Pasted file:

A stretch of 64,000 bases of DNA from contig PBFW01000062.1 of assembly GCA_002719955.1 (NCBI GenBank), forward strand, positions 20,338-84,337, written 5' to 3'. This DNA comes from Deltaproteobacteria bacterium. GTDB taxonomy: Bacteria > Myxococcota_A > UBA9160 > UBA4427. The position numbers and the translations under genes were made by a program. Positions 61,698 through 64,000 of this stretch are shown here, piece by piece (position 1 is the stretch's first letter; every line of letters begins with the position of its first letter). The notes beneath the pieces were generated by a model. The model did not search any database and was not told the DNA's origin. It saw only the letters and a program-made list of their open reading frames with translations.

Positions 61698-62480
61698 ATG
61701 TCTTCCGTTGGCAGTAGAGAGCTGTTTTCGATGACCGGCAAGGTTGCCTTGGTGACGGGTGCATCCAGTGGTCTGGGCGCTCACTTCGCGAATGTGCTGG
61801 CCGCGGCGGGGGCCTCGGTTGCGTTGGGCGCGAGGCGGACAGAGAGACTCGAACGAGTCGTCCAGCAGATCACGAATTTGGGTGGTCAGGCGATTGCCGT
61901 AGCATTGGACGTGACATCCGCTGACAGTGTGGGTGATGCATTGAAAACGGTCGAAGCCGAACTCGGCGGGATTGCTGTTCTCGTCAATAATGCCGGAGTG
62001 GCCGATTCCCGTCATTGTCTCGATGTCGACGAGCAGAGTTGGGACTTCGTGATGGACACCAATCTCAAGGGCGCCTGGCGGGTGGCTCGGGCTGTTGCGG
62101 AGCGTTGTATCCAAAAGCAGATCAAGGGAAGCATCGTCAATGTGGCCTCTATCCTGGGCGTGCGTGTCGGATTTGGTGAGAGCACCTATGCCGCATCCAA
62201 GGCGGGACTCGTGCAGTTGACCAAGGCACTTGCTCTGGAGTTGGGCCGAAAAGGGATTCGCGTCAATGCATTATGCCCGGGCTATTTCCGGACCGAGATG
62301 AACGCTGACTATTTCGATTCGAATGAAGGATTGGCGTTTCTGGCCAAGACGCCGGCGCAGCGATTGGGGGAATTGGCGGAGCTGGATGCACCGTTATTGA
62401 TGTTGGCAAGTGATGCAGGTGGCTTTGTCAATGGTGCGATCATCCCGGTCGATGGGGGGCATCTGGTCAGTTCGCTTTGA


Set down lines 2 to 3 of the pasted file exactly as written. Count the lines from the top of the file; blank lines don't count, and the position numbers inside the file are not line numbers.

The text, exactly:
Positions 61698-62480
61698 ATG